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Re: MintChip launched by Royal Canadian Mint

From: Fabio Barone <holon.earth@gmail.com>
Date: Sun, 15 Apr 2012 12:29:39 -0500
Message-ID: <CAOL8i_=o2yWW4a80nzLauRJ=PykvJqAN=f61s9XEiLZ+Ou0koA@mail.gmail.com>
To: Manu Sporny <msporny@digitalbazaar.com>
Cc: Web Payments <public-webpayments@w3.org>
> I posted the link about payswarm on a (closed) facebook group.
> Someone (apparently crypto expert) commented like this:
> "This is a step in the right direction, but there is a problem: it uses
> https".
> "The transaction request is digitally signed by the agent according to the
> Request Signature Algorithm using a private key associated with the public
> key that was previously registered with the authority according to the
> Vendor Registration Algorithm."
> "The transaction request is sent to the authority of the agent via an
> HTTPS connection. The HTTPS protocol MUST be used for transmission of the
> request and retrieval of the response to prevent replay attacks."
> " Ug. Dead. you can't expect HTTPS to protect your transaction integrity,
> the tx must stand alone"s?


2012/4/5 Manu Sporny <msporny@digitalbazaar.com>

> "Today's digital economy is changing faster than ever, and currency has
> to change too. It is, introducing MintChip, from the Royal Canadian Mint
> - the evolution of currency.
> MintChip brings all the benefits of cash into the digital age. Instant,
> private and secure, MintChip value can be stored and moved quickly and
> easily over email, software applications, or by physically tapping
> devices together."
> http://developer.**mintchipchallenge.com/<http://developer.mintchipchallenge.com/>
> I was a bit floored that this is something that a government body is
> doing - go Canada! Upon a cursory look, it seems as if it is a
> pseudo-competitor to Bitcoin, except that it's centralized. I find it
> questionable that the hardware device is secure, or if that's even a
> good idea. I don't like the idea of carrying around more than $300 with
> me at any given time - that transactions are non-reversible is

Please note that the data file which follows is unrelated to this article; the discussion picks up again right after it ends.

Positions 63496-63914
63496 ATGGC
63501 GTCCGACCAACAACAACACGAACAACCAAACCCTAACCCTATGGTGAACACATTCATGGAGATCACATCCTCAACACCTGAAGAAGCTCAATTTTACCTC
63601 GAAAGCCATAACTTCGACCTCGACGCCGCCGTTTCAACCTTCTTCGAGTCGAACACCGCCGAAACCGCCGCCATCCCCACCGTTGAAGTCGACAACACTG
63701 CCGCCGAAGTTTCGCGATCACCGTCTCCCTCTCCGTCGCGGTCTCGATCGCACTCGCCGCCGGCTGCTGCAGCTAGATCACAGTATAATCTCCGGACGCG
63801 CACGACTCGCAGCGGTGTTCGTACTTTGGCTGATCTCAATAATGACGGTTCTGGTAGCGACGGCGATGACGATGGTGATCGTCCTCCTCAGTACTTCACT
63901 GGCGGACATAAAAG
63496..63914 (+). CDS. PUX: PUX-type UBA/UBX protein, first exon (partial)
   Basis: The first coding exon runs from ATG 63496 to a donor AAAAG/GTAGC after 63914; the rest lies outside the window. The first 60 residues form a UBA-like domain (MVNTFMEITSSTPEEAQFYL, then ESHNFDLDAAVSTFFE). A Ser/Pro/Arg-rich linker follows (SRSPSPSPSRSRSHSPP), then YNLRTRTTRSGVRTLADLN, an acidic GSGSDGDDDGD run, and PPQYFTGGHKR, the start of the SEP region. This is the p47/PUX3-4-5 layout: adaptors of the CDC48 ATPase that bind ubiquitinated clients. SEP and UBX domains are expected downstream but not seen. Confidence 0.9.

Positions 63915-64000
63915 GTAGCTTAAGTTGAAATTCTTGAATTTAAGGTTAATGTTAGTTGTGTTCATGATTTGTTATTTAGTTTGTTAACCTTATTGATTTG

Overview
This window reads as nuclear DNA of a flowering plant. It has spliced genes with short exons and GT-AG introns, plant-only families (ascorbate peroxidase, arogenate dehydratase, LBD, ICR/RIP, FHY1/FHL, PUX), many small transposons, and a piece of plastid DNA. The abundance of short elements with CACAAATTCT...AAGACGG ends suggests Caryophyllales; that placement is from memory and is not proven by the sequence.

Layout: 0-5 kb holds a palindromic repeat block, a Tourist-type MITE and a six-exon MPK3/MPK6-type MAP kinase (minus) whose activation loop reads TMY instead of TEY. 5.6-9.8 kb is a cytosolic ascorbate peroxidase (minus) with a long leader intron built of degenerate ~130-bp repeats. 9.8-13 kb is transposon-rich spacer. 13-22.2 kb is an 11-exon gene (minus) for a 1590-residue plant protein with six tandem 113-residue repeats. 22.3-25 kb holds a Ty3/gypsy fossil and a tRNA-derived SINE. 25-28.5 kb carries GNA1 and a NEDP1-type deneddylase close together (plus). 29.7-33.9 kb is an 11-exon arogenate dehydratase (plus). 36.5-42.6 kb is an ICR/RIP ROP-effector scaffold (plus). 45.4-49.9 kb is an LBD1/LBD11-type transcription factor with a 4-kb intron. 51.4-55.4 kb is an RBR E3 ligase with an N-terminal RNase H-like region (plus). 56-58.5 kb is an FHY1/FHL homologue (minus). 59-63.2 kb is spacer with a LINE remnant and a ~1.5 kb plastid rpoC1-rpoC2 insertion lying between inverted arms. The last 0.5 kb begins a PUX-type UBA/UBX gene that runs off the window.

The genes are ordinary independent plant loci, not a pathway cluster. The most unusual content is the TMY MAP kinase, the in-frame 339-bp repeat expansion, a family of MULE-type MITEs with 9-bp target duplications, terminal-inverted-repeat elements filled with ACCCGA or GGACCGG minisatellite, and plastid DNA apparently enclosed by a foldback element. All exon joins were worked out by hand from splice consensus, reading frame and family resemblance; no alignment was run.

> problematic. You get mugged, you loose your digital cash... digital cash
> should be better than physical cash... not have the same problems.
> Merchants hate credit card charge-backs, but it's also a pretty
> pro-customer feature of modern monetary systems. The technological
> underpinnings of MintChip look solid, but it still seems limited to
> digital cash only. That is, no digital receipts, no credit mechanism, no
> crowd-funding mechanism, etc. The fact that it isn't tied to the
> Canadian dollar is a bad move. Alternative currencies have a huge
> crossing-the-chasm disadvantage: nobody accepts it until it becomes
> popular, it doesn't become popular because nobody accepts it. So, I
> expect it to languish unless it is tied directly to a fiat currency.
> That would be fairly easy to do with the political will. Understandably,
> the RCM is moving slowly on this one.
> I think their cloud-based approach is a better solution, but the problem
> with that is still the non-support of charge-backs. Also - they haven't
> documented any part of the technological protocol that I could see - bad
> form, hope they explain how the system works (in a patent and
> royalty-free way). In any case, glad to see government dabbling in this
> sort of technology.
> Thoughts?
> -- manu
> --
> Manu Sporny (skype: msporny, twitter: manusporny)
> President/CEO - Digital Bazaar, Inc.
> blog: PaySwarm Website for Developers Launched
> http://digitalbazaar.com/2012/**02/22/new-payswarm-alpha/<http://digitalbazaar.com/2012/02/22/new-payswarm-alpha/>
Received on Sunday, 15 April 2012 17:30:08 UTC

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